Laying on a bench or on the floor
Squeeze shoulder blades back and down
While scapula is in adduction, the arms can be raisedin flexion, extension, and horizontal adduction (armsstraight or elbows at 90 degrees)

Push Up Plus
Get into push up position, abs tight, butt tight
Perform scapular adduction, then press into scapular abduction

Wall ABC’s
Standing tall, abs tight/back tight
Shoulder blade backs and down
Arm at 90 degree of flexion
Press ball into wall and write the alphabet (upper/lower case)


#6

Sounds great! Thank you!


#7

Steven, could you please elaborate on this process a bit more…

Thanks.

Also, I think that having more knee bend beyond what is shown in the Verlander still essentially drains energy into the ground instead of carrying it forward. Do you share that opinion?

One other interesting thing about the pitching delivery is that the ball and the glove are stationary during the external rotation phase.


#8

Leroux24,
The holds are designed to help build up shoulder strength…the “braking” mechanism of throwing motion. I don’t see how they would injurious to the arm. There is a question whether holding as opposed to throwing is the best way to develop it. NPA does holds Driveline Baseball does throws for example. I think both are good programs.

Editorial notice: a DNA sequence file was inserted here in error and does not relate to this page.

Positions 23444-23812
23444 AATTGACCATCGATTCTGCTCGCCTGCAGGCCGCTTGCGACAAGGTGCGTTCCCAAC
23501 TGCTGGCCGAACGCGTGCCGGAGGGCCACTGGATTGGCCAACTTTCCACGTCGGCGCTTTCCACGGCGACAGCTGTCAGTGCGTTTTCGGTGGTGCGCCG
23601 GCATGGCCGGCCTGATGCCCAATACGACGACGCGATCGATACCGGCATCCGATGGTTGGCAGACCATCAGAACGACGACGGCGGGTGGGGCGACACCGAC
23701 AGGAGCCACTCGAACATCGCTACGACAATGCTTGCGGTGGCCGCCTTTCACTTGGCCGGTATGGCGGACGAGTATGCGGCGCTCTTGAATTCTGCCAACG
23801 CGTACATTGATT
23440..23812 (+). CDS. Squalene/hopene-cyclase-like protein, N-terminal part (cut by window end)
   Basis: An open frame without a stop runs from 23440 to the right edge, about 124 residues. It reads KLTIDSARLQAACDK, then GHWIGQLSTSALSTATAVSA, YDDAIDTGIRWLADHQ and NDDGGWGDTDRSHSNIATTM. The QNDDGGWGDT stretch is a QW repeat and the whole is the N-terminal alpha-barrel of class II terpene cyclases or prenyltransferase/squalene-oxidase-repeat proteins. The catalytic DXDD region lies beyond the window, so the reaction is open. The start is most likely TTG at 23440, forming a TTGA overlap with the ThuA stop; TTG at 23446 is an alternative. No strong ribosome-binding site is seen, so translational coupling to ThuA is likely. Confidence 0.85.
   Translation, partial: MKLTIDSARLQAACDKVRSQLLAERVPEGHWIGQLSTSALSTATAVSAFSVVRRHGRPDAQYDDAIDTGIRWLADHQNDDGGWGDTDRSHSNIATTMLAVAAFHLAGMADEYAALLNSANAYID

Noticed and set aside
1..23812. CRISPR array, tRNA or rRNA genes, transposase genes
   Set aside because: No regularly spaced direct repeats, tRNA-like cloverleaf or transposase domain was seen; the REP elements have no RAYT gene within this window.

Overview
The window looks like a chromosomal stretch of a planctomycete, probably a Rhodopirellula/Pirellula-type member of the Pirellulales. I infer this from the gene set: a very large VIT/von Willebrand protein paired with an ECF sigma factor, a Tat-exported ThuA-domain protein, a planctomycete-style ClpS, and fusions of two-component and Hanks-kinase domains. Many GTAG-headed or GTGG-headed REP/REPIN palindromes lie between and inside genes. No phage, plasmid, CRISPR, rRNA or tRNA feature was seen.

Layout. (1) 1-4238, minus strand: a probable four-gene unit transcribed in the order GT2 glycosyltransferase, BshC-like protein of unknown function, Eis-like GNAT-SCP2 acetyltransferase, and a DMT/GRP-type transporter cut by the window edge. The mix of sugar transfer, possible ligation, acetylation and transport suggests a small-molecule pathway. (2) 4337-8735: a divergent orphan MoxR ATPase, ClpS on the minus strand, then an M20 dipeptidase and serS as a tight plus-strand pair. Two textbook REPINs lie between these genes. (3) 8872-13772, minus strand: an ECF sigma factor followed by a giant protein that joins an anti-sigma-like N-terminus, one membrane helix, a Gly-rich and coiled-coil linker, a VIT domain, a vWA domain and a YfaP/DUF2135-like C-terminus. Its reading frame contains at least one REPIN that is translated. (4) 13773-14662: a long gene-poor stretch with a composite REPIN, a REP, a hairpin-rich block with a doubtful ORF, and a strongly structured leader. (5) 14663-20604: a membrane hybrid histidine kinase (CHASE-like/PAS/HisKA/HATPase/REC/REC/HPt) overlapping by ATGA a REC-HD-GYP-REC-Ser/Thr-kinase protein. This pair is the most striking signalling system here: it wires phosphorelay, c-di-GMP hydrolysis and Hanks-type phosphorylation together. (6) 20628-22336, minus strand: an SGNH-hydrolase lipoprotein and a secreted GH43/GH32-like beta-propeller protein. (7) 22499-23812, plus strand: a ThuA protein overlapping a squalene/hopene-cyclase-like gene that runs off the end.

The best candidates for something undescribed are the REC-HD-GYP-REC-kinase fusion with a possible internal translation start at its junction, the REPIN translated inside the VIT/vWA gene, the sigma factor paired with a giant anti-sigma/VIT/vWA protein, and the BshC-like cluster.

Tuff Cuff has a lot of good information and touches on a lot of information as opposed to just being a throwing program.
You are 6’ 2" and 200 lbs. So, size is not an issue. Are you strong? Do you have a decent level of conditioning? You don’t need to squat 400 lbs or be able to run a 4 minute mile (in fact you would want to avoid distance running) but I have found a good level of fitness is needed as a base to build on. Being flexible and being able to move with fluidity and balance through the pitching motion is key as well.
I would always recommend going to a qualified physical therapist or personal trainer…the 22 year old muscle head at the local gym is probably not qualified…to get an assessment done as to you movement. See if there are existing imbalances that need to be addressed as well. The most common that would effect someone trying to pitch are shoulder imbalances, hip imbalances and lack of mobility in the hips and ankles among others.